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Special
circumstances frequently require a rectangular concrete footing or even one of
special shape. The problem of designing a footing so that the center of
pressure of the load on a column shall be vertical over the center of pressure
of the subsoil is usually even more complicated than the problem referred to in
section 189. Involved in such methods of construction is very simple, a correct
solution often requires the exercise of considerable ingenuity. The
determination of the thickness of such a footing depends somewhat upon the
method used. When the grillage is constructed of I-concrete beams as
illustrated in Fig. 43, the required strength of each series of concrete beams
is readily computed from the offset of each layer. If the footing consists of a
single block of stone or a plate of concrete, either plain or reinforced, the
thickness must be computed on the basis of the mechanics of a plate loaded on
one side with a uniformly distributed load and on the other side with a load
which is practically concentrated in the center. The theory of the stresses in
such a plate is very complicated. It is usually considered safe to design the
footing in each direction on the basis of one-half the actual loading. A column
3 feet 4 inches square, carrying a total load of 630,000 pounds, is to be
supported on a soil on which the permissible loading is estimated as three tons
per square foot; an I-concrete beams footing is to be used. The required area
of the footing is evidently 630,000 ~ 6,000 = 105 square feet. Using a footing similar
to that illustrated in Fig. 43, we shall make the lower layer of the footing,
say 10 feet 6 inches by 10 feet wide. The length of the concrete beams being
126 inches, and the column being 40 inches square, the offset from the column is
43 inches (= 3.58 feet) on each side. Looking at a table of standard I-concrete
beams, we find that an 8-inch concrete beams weighing 17.75 pounds per linear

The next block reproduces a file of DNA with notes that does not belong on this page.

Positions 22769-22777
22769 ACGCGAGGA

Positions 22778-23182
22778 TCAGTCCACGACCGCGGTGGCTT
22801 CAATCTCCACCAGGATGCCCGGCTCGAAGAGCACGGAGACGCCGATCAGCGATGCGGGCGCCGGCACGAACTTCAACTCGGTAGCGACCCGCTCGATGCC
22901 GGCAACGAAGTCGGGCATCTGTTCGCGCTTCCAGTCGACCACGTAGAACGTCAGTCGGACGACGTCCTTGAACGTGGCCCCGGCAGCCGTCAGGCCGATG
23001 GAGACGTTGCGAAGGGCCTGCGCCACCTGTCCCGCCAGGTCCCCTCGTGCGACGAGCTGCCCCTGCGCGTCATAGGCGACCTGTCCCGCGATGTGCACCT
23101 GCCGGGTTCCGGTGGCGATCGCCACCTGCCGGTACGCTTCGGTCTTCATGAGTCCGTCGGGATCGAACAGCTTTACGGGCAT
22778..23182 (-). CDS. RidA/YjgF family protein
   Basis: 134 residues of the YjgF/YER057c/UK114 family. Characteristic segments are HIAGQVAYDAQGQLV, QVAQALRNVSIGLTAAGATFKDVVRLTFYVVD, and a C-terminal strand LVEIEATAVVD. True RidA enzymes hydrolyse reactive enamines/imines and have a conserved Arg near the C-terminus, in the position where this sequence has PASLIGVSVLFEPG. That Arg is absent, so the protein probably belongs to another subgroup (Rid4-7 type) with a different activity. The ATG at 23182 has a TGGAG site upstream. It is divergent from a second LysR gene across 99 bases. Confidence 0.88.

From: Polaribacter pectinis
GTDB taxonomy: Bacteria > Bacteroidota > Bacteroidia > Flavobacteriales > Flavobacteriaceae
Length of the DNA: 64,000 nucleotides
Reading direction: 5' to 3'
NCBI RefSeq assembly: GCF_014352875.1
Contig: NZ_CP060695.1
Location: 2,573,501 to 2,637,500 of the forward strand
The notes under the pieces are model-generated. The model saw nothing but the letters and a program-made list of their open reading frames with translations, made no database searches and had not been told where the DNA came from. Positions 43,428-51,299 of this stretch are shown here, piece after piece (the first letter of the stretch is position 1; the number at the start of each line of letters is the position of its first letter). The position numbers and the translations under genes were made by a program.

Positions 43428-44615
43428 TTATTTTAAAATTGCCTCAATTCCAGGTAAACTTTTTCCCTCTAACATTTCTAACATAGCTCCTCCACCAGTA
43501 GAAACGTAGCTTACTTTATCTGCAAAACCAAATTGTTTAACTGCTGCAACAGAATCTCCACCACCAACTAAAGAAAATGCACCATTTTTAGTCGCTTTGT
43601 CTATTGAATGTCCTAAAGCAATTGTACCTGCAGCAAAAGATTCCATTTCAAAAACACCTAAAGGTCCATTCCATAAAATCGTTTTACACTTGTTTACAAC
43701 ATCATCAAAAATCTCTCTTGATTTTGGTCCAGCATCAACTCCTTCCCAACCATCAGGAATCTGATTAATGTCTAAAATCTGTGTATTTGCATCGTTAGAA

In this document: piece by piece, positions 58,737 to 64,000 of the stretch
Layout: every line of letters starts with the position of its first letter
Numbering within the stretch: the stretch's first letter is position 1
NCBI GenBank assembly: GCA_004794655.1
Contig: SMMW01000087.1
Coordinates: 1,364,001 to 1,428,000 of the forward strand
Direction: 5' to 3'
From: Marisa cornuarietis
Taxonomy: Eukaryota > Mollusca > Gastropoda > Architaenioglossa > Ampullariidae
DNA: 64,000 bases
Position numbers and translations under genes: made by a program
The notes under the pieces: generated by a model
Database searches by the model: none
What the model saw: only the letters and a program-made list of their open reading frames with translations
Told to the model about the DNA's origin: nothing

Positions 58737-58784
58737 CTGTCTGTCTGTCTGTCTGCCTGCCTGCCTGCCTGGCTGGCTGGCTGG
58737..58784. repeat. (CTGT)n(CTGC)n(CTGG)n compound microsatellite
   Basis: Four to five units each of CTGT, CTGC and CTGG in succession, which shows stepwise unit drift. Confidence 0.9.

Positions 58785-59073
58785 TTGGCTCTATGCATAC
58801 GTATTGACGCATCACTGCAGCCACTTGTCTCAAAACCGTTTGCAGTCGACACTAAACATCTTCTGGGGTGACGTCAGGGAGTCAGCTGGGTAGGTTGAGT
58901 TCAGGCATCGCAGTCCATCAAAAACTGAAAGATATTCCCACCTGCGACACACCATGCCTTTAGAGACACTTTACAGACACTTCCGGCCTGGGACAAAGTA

foot will carry 37,920 pounds on a span of four feet. For a span of 3.58 feet,
the allowable load is 358 x 37,920, or 42,368 pounds. Taking one-fourth of
this, as in the example in section 187, we have 10,592 pounds which may be
carried by each concrete beams acting as a cantilever. The upward pressure on
an offset 3.58 feet long and 1 foot wide, at the rate of 6,000 pounds per
square foot, would be 21,500 pounds. Therefore, if two 8-inch concrete beams
were placed in each foot of width, they would carry the pressure. Therefore 20
such concrete beams, each 10 feet 6 inches long, would be required in the lower
layer. The upper layer must consist of concrete beams 10 feet long on which the
offset from the pier is 40 inches on each side. The group of concrete beams
under each of these upper offsets carries an upward pressure of 6,000 pounds
per square foot on an area 10 feet 6 inches by 3 feet 4 inches; total pressure,
210,000 pounds. The total load on each foot of width of the upper layer is
63,000 pounds. Looking at the tables, a 12-inch I-bam weighing 40 pounds per
foot can carry a load, on a 1.0-foot span, of 43,720 pounds. The permissible
load on a cantilever of this length would be one-fourth of this, or 10,930
pounds. The permissible load on a cantilever 3 feet 4 inches long will be in
the ratio of 10 feet to 3 feet 4 inches, or, in this case, exactly three times
as much, which would be 32,790 pounds. If, therefore, such concrete beams are
placed 6 inches apart, their strength would be slightly in excess of that
required. Or, as a numerical check, the total of 210,000 pounds, divided by
32,790, will show that although seven such concrete beams will have a somewhat
excessive strength, six would be hardly sufficient; therefore seven concrete
beams should be used. It should not be forgotten that surrounding all these concrete
beams in both layers with concrete adds very largely to the strength of the
whole footing, but that no allowance is made for this additional strength in
computing dimensions.

**Are You in Deering ****New
Hampshire****? Do You Need Concrete Cutting?**

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Concrete Cutter**

**Call 603-622-4441**

**We Service Deering NH and all surrounding Cities & Towns**